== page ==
After seven years of planning and fundraising, Omaha Marian High School is set to break ground Thursday on a new $7.4 million performing arts center.
The 20,000-square-foot facility will include a 400-seat theater with a 40-foot proscenium and a 52-foot-high fly loft for maneuvering sets and lights. Also included will be a dance studio, dressing rooms and an instrumental music room with practice rooms.
The new structure will be situated off the Military Avenue entrance of the all-girls Catholic school at 7400 Military Ave.
Archbishop George J. Lucas offered a prayer during the groundbreaking ceremony Thursday. Among those attending were Sister Mary Gehringer, provincial of the Servants of Mary; Monsignor James Gilg, superintendent of schools for the Omaha Archdiocese; and Omaha Mayor Jim Suttle.
Susan Toohey, head of the school, said it long has prided itself on its academic and athletic programs and has fantastic facilities to back them.
But the arts have taken a “second seat,” she said. The new center will allow the school to “honor and acknowledge” those programs and to add to its arts offerings through additional coursework as well as guest lectures and seminars.
Moving the speech-drama and instrumental music rooms to the new center also will free up existing space for additional science, engineering and technology classrooms.
Marian already produces a large number of aspiring engineers, Toohey said, typically 20 or more a year. The school wants to add courses in the sciences, starting with anatomy and physiology classes.
“We want to stay on the cutting edge of these technologies to prepare young women for these career fields,” she said.
While the center will be available for rental, the school also hopes to use it to extend its community outreach.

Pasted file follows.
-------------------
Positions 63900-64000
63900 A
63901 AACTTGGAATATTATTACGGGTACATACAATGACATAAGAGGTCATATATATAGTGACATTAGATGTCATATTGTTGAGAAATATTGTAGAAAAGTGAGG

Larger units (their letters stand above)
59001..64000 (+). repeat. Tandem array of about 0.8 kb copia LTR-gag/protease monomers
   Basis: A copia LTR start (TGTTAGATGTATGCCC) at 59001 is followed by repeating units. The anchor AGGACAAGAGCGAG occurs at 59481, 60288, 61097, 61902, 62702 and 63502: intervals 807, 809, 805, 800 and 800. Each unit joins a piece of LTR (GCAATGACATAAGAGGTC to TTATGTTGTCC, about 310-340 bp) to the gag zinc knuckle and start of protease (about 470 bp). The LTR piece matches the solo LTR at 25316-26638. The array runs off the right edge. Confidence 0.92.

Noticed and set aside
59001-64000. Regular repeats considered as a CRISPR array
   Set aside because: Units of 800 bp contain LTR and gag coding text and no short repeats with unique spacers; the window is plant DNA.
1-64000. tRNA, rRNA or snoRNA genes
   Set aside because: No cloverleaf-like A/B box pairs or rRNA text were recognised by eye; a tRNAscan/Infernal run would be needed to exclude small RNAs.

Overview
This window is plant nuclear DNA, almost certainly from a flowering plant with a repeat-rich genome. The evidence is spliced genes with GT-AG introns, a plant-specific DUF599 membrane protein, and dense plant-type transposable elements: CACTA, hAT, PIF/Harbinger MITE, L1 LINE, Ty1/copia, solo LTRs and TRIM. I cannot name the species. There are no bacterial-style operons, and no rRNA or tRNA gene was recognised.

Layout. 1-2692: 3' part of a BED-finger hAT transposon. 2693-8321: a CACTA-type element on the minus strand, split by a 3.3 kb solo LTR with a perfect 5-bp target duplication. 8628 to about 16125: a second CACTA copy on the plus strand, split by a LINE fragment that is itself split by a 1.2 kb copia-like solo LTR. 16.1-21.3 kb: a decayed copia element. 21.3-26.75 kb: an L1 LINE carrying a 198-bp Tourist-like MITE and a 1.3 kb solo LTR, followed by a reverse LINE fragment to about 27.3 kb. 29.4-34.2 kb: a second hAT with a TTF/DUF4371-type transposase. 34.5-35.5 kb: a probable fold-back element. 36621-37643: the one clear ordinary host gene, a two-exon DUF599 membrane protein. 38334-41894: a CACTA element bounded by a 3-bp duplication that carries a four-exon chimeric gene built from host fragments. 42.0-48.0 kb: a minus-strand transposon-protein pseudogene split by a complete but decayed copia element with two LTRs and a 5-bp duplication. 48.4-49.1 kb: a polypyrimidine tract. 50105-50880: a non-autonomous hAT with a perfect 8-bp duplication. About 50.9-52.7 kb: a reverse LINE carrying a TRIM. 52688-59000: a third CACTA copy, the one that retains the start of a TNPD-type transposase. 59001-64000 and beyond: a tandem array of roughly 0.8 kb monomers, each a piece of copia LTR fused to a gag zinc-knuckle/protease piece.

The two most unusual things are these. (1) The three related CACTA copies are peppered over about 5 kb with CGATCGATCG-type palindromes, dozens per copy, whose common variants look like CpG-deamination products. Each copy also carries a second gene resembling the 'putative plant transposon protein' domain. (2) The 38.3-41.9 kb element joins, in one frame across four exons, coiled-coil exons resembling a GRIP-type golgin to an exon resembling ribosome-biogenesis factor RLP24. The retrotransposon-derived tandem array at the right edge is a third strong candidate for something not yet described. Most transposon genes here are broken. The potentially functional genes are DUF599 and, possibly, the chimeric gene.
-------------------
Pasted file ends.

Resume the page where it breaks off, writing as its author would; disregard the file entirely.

Marian used to host the Boys & Girls Clubs of Omaha, Toohey said, and now is looking to partner with the organization on summer camps.
The school also would like to invite residents of the neighboring Skyline Retirement Community to attend plays and concerts and work with the nearby Madonna School, a Catholic school for special needs youths, on interactive courses for its students. The school is open to other ideas, Toohey said.
“We don't want it to be something that we build, it's ours and we lock the doors,” she said.
Indeed, the performing arts center and the capital campaign that funded it are the work of several hundred donors, including one who made a significant matching gift that brought the school to the point of moving ahead with the arts center, Toohey said.
The center is the fourth piece of a larger $12.1 million campaign that has been under way for about seven years.
The school has raised or has pledges for $9.6 million and will launch a public phase of fundraising to help fill the gap.
The school has already paid for and completed work on the first three pieces: adding $1 million to its endowment to help with tuition assistance; upgrading heating and air conditioning systems and adding windows; and rerouting a road around the school and adding student parking and parking lot lighting.
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